Biography of Patrick Barrington
Patrick William Daines Barrington, 11th Viscount Barrington of Ardglass (29 October 1908 – 6 April 1990) was an Irish peer and a writer of humorous verse.
He was the son of the Hon. Walter Bernard Louis Barrington and Eleanor Nina Snagge. He was educated at Eton College and at Magdalen College, Oxford University. He is remembered for his humorous verse, which was featured in Punch Magazine during the 1930s. A collection of his poems, including his best-known work, The Diplomatic Platypus, was published:
On 4 October 1960 he succeeded to the titles of 5th Baron Shute of Becket, co. Berks; 11th Viscount Barrington of Ardglass, co. Down; and 11th Baron Barrington of Newcastle, Co. Limerick. On his death, his titles became extinct.
This page is based on the copyrighted Wikipedia Patrick Barrington; it is used under the Creative Commons Attribution-ShareAlike 3.0 Unported License. You may redistribute it, verbatim or modified, providing that you comply with the terms of the CC-BY-SA.
Patrick Barrington Poems
I Had A Hippopotamus
I had a Hippopotamus, I kept him in a shed And fed him upon vitamins and vegetable bread I made him my companion on many cheery walks And had his portrait done by a celebrity in chalk
The Diplomatic Platypus
I had a duck-billed platypus when I was up at Trinity, With whom I soon discovered a remarkable affinity. He used to live in lodgings with myself and Arthur Purvis, And we all went up together for the Diplomatic Service.
I Was A Bustlemaker Once, Girls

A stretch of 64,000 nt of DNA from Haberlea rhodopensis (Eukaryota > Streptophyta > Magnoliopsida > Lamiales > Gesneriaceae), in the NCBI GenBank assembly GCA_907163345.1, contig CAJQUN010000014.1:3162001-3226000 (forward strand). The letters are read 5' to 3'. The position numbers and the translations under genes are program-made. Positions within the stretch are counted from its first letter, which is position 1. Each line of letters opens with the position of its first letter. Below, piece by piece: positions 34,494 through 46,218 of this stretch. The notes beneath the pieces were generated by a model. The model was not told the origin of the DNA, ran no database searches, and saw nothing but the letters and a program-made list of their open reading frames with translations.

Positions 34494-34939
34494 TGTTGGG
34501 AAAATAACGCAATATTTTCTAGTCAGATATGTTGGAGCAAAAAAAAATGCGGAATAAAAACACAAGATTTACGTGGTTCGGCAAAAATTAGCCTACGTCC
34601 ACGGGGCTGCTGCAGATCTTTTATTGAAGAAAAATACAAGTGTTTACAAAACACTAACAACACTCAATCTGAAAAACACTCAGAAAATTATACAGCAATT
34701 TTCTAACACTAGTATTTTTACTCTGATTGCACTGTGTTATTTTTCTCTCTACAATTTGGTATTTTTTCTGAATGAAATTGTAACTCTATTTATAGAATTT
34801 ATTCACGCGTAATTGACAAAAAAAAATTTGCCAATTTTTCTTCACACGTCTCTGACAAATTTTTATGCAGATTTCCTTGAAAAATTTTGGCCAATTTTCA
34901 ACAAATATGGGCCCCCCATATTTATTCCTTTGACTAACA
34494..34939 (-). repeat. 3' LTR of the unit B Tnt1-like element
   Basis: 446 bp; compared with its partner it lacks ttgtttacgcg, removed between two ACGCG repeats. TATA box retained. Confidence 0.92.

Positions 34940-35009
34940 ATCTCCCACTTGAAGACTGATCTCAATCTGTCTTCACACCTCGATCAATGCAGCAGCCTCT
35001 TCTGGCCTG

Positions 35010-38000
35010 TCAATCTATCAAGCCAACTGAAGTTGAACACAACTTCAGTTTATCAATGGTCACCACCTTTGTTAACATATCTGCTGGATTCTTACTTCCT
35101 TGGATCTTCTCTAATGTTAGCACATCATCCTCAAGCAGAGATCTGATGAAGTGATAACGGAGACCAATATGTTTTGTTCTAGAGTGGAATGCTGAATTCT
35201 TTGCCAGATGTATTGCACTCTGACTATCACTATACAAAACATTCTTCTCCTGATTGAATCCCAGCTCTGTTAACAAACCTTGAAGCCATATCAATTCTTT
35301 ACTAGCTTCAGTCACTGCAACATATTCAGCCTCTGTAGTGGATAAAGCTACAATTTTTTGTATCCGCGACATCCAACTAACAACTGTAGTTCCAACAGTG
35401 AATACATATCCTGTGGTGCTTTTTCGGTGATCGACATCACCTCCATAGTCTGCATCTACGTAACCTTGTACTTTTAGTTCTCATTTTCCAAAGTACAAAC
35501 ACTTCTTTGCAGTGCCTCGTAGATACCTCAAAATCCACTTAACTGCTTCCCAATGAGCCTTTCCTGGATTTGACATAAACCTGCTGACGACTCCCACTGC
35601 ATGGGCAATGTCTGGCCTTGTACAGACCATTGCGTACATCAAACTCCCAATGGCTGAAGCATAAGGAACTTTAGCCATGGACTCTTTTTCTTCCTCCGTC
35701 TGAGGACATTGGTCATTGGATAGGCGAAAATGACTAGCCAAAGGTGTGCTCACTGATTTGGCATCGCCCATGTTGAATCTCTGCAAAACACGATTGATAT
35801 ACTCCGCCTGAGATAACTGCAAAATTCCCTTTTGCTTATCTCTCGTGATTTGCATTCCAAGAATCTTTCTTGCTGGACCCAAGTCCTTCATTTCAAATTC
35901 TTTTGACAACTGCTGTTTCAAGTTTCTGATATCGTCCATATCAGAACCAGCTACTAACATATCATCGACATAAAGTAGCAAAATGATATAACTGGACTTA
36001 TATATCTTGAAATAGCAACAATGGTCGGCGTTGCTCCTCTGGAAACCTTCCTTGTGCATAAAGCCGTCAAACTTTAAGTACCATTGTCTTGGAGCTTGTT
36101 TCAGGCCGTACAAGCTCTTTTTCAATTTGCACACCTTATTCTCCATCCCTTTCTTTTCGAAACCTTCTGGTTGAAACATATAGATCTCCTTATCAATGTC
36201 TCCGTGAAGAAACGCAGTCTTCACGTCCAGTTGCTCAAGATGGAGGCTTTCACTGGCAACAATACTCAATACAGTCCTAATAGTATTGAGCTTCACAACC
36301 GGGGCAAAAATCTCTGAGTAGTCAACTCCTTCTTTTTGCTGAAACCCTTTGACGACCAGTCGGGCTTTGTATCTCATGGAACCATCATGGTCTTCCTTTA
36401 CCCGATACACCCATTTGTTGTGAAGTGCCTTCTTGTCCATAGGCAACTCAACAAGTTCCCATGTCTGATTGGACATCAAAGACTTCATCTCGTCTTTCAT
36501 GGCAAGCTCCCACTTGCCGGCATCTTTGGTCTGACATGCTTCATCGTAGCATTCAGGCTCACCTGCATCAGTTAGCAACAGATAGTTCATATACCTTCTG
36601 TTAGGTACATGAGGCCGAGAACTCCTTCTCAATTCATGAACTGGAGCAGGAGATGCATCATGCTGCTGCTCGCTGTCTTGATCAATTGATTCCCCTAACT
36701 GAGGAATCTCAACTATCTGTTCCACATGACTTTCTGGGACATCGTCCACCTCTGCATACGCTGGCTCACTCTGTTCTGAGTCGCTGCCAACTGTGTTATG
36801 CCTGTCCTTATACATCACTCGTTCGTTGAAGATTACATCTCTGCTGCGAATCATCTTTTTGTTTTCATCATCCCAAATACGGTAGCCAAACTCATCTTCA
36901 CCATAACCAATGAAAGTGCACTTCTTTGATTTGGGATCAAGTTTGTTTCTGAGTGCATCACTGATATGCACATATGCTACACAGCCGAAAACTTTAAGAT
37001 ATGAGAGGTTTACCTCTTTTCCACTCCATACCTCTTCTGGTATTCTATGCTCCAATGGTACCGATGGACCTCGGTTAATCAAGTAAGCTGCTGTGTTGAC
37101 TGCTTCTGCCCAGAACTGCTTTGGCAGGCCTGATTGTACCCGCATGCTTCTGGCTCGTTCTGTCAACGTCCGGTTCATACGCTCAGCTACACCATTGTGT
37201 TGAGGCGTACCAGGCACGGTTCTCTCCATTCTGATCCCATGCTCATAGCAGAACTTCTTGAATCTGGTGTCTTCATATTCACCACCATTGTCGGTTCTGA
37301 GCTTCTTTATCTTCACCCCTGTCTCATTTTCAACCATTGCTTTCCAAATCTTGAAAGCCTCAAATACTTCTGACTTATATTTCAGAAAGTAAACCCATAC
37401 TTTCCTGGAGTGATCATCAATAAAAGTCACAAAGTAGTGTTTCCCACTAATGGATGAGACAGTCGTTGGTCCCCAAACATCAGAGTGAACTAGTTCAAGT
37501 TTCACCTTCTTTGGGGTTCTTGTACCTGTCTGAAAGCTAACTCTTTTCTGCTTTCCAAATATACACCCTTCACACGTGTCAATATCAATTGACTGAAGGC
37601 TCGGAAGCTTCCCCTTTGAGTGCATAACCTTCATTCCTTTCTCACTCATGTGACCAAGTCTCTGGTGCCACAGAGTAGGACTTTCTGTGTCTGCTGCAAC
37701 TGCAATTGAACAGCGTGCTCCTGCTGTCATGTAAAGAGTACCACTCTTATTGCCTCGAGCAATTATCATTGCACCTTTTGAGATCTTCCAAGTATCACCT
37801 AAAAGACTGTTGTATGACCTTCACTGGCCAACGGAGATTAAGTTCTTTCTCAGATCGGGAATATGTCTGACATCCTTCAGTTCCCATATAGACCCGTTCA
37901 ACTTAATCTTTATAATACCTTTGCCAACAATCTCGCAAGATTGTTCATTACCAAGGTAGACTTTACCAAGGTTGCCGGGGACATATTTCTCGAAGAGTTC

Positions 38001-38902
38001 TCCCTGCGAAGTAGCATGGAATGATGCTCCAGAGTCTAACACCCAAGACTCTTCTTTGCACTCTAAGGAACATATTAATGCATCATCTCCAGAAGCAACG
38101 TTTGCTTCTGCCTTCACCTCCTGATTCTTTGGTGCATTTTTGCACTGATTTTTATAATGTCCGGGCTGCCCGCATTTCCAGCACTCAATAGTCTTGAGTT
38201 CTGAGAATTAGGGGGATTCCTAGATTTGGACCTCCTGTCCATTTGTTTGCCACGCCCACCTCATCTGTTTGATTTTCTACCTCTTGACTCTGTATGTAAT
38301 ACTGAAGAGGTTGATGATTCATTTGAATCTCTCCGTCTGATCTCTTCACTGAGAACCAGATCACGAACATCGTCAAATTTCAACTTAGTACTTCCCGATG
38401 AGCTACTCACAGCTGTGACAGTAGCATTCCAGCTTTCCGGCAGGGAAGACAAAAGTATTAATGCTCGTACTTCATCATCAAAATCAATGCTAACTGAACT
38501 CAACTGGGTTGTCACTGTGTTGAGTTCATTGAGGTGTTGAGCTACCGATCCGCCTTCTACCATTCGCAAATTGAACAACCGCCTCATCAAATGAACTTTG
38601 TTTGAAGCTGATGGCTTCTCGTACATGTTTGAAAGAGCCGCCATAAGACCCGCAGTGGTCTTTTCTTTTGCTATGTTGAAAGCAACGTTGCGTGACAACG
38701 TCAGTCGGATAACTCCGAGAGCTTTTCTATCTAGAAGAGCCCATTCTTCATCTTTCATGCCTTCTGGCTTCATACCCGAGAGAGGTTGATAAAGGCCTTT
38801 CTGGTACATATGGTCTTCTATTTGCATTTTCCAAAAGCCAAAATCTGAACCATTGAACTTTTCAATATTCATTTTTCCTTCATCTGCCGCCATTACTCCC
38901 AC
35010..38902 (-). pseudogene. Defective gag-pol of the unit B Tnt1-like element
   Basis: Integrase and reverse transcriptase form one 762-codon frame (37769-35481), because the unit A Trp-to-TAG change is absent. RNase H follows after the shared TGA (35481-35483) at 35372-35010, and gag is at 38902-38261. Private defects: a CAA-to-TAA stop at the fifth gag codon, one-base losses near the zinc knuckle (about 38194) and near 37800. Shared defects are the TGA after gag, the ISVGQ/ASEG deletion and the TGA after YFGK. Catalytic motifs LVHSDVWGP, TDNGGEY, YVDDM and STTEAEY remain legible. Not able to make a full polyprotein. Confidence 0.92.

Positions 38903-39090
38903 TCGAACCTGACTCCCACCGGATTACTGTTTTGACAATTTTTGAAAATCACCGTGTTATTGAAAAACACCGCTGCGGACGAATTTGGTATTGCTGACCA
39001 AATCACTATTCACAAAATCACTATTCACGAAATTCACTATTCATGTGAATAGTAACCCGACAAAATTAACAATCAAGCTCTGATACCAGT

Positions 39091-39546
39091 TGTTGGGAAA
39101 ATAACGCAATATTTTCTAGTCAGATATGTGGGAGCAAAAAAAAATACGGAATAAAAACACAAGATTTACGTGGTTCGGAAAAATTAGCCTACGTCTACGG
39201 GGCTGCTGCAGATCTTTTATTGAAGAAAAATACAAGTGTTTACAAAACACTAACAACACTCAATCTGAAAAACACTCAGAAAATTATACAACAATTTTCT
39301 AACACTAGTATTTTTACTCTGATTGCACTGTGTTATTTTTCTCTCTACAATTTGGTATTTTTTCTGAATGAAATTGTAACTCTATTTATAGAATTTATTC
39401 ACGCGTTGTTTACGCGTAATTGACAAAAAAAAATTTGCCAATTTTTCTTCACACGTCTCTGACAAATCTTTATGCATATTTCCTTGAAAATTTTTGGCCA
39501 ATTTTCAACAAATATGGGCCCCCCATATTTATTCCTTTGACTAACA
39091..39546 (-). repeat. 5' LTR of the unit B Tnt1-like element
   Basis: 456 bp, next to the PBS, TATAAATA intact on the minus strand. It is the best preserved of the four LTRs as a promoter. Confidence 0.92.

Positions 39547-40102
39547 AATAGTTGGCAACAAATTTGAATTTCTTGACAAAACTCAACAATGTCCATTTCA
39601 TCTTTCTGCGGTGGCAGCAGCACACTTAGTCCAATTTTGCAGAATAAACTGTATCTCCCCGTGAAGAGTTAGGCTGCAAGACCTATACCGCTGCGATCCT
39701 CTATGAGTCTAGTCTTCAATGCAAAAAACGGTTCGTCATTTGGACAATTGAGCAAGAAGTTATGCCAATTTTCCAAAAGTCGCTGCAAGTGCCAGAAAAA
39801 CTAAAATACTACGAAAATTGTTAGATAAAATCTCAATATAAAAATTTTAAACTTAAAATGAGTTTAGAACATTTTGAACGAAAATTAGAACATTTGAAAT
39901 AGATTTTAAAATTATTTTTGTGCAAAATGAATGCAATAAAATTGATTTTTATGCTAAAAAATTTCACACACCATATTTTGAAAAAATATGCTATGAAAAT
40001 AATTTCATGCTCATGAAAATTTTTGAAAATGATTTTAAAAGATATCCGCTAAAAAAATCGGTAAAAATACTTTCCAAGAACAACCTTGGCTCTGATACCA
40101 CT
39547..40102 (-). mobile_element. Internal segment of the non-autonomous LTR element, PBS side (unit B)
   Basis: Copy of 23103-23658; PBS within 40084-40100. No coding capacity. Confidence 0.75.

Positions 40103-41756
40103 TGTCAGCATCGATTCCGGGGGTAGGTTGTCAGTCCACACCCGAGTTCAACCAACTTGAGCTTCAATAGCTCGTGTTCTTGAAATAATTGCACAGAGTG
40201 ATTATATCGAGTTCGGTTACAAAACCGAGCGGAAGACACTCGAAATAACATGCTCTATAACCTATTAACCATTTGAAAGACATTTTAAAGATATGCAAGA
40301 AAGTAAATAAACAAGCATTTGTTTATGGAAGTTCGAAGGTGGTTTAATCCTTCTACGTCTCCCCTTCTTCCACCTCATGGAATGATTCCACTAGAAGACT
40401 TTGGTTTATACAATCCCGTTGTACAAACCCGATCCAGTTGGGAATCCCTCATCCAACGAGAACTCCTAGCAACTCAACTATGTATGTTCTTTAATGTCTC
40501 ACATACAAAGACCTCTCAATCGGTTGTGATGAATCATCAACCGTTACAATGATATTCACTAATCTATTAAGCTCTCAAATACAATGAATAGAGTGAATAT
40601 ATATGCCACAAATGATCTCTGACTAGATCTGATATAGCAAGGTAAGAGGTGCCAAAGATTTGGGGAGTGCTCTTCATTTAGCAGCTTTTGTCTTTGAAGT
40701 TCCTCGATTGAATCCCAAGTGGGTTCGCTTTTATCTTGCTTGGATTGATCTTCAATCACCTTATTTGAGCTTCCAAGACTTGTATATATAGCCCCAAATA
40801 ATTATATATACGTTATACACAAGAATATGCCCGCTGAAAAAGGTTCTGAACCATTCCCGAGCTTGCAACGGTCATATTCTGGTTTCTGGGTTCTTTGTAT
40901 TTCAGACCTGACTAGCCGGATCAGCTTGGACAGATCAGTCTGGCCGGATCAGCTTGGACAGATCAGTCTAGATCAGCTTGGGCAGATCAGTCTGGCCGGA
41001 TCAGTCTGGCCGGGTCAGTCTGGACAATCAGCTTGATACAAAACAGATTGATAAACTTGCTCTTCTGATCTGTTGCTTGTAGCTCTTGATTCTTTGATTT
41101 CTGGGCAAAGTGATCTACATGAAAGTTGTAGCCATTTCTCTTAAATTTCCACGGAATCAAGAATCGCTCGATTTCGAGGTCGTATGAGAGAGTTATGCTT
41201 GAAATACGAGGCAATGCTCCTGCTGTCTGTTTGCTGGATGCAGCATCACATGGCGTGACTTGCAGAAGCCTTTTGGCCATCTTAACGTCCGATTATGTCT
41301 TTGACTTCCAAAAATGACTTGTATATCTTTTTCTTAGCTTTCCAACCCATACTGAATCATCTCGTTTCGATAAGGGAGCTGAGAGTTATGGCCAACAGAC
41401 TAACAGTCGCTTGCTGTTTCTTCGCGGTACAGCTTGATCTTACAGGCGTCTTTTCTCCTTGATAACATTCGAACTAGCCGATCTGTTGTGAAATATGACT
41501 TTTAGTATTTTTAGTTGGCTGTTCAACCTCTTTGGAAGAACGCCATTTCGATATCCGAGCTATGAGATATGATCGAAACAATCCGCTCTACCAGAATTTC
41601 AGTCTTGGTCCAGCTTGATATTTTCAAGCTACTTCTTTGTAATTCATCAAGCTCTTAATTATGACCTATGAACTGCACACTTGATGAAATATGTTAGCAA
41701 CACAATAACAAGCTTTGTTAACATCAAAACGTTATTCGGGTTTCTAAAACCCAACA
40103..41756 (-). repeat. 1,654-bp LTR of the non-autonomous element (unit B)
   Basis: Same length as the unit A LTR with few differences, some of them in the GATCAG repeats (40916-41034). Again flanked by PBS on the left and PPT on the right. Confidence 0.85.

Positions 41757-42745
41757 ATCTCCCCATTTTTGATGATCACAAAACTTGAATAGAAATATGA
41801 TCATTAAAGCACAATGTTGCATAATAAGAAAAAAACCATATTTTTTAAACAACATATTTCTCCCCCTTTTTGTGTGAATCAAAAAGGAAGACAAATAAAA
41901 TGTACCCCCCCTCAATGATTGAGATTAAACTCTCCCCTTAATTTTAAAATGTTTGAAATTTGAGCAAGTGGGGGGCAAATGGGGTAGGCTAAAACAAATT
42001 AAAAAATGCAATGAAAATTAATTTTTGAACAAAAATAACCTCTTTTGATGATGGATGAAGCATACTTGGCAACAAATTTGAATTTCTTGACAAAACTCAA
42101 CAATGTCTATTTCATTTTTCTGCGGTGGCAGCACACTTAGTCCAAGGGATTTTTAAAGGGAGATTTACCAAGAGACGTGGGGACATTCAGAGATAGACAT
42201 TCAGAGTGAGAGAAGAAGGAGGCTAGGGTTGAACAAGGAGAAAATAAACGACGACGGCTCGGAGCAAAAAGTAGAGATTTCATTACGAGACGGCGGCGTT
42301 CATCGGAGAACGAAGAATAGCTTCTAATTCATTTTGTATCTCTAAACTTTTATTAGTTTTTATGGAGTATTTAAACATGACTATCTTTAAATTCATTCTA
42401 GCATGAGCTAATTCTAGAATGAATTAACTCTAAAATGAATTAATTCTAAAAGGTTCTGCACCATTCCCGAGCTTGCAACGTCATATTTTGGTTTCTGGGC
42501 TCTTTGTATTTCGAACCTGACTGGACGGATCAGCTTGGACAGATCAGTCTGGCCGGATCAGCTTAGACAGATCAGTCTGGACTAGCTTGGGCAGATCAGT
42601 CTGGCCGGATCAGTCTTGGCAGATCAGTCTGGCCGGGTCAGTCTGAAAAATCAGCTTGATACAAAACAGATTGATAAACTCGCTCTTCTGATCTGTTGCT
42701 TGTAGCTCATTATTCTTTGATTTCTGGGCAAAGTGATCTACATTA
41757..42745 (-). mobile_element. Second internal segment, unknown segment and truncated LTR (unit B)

When I was a lad of twenty and was working in High Street, Ken., I made quite a pile in a very little while - I was a bustle maker then. Then there was work in plenty, and I was a thriving man But things have decayed in the bustle making trade, since the bustle making trade began.
My Love Is Theosophist
My love is a Theosophist And reads the Ramayana; Her luncheon is a pot of tea, Her breakfast a banana.
There's havoc on the staircase where the guests come streaming, Shirt-fronts shining and tiaras gleaming,
When I Was Young And Ignorant
When I was young and ignorant I loved a Miss McDougall, Our days were spent in happiness, although our means were frugal;
I Met A Lady In The Wood
I met a lady in the wood. No mortal maid, I knew, was she; She was no thing of flesh and blood, No child of human ancestry.
There's havoc on the staircase where the guests come streaming,
Shirt-fronts shining and tiaras gleaming,
Frail folk shuddering and stout folk steaming --
Steaming in the heat of the fray.
Midnight striking and the strife appalling,
Strong men staggering and weak men falling,
And deep in the heart of me a still voice calling:
'Make for the buffet while you may.